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Hospital visitor restrictions hard on River Valley family

A River Valley family is hoping a local hospital will reconsider visitor policy for a loved one in ICU.

FORT SMITH, Ark. — As the number of positive coronavirus (COVID-19) cases continues to rise, some local hospitals are implementing more restrictions on visitors for the greater good.

A Fort Smith woman says the policy is impacting her family's ability to care for her mother-in-law.

The family is not alone. Many others are struggling with being unable to visit their loved ones in the hospital.

About two weeks ago, Phyllis Carpenter of Roland had a stroke.

She was taken to the intensive care unit at Baptist Health in Fort Smith.

But recently her family were told they had to leave.

"There's been a lot of crying. I am the daughter in law, but I have watched them try to get a grasp on this understanding that she is needing them," Aneisha LeMonier, Phyllis Carpenter's daughter-in-law said.

Earlier this week, Baptist Health put a temporary suspension on all routine in-person visits.

With exceptions being made on a case-by-case basis for "patients who have altered mental status or special needs where a caregiver provides needed attention to improve patient safety" or "for critically ill patients who are at end of life, in hospice or suffered severe life-threatening trauma."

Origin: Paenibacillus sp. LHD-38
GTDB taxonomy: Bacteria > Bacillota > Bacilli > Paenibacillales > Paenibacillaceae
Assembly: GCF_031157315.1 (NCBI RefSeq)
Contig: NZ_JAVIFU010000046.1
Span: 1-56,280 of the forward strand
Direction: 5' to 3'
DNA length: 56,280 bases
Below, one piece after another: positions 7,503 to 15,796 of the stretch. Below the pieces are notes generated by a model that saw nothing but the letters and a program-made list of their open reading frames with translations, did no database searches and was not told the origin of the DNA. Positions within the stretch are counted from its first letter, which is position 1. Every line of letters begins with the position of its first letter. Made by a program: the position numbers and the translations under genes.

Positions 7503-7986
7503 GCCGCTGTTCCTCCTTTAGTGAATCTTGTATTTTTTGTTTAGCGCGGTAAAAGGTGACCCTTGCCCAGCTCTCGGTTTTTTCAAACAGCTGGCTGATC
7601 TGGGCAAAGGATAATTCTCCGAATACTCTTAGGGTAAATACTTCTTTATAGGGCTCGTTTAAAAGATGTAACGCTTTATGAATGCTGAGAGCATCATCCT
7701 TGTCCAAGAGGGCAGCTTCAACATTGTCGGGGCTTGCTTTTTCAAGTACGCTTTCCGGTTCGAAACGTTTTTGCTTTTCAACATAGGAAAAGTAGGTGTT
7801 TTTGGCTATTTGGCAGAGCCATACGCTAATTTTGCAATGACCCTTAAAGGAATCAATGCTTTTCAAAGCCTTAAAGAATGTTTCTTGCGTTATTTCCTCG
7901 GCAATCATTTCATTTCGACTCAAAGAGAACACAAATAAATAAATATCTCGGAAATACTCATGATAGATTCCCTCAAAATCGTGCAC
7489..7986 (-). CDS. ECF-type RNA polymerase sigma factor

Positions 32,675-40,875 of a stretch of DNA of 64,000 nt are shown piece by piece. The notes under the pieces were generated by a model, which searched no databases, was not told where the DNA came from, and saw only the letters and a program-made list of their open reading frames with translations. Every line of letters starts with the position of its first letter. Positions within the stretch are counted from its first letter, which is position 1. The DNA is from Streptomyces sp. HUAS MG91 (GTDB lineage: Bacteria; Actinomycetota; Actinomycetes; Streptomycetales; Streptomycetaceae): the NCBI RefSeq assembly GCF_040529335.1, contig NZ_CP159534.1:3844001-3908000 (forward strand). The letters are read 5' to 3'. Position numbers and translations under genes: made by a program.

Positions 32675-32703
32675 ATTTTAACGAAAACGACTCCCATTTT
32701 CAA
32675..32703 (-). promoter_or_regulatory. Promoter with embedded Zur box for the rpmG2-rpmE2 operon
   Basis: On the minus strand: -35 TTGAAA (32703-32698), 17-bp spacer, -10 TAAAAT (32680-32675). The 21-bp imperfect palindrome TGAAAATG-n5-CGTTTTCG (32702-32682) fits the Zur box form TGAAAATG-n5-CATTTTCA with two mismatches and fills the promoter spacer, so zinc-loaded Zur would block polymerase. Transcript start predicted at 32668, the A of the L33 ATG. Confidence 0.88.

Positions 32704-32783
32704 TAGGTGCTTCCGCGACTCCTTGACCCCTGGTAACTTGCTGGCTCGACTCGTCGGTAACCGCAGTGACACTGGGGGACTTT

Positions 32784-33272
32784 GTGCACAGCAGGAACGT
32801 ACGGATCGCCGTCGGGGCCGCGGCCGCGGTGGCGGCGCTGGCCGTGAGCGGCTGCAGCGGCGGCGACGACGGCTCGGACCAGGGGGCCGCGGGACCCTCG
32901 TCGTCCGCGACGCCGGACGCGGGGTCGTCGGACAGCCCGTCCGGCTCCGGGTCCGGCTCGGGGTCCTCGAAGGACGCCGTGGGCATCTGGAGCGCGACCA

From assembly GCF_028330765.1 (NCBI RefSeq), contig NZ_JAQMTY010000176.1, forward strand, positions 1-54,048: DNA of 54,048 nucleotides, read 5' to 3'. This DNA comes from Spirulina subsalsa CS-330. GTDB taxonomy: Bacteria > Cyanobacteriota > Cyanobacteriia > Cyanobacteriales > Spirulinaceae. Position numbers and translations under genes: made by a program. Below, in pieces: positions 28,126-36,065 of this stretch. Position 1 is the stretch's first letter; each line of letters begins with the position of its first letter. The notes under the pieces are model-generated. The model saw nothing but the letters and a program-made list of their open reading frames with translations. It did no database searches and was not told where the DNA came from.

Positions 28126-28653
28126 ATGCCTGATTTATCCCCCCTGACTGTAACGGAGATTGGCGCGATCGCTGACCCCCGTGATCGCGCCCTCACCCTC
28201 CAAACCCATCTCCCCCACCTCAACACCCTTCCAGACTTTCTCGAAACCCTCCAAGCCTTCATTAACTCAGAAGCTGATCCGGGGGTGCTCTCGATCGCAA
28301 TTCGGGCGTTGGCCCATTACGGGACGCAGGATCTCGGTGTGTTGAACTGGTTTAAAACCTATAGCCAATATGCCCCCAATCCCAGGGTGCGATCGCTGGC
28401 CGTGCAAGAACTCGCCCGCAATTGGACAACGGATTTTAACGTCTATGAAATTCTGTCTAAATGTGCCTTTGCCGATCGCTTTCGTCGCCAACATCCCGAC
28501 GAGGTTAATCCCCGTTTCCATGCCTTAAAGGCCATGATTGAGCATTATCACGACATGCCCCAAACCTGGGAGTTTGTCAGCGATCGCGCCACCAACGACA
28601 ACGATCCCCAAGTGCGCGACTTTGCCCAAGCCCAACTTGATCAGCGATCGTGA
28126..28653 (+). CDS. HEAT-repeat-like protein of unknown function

"We've got an extraordinary situation where neurologically this patient needs that. They can't have someone sitting beside her 24/7," LeMonier said.

The policy changes are to protect patients, healthcare workers, and the community from the spread of a deadly virus.

"Each hospital does what it thinks best for its community. There is a blanket wide policy that we need to be paying very close attention to who's coming to visit with us," Jodiane Tritt, Executive Vice President Arkansas Hospital Association said.

That means asking screening questions and, in most cases, taking visitor's temperature.

LeMonier points to a CDC guideline that states, "if the restriction of all visitors is implemented, facilities can consider exceptions on end-of-life situations or when a visitor is essential for the patient's emotional well-being and care."

"The response that I got was if we did it for you, we would have to do it for all," LeMonier said.

Phyllis' family say the care she is getting at Baptist is excellent.

They just hope the hospital will reconsider their case and allow a family member to care for Phyllis in this time of need.

Her family says she's going to be on a long road to recovery.

It could be weeks or even months before she can return home.

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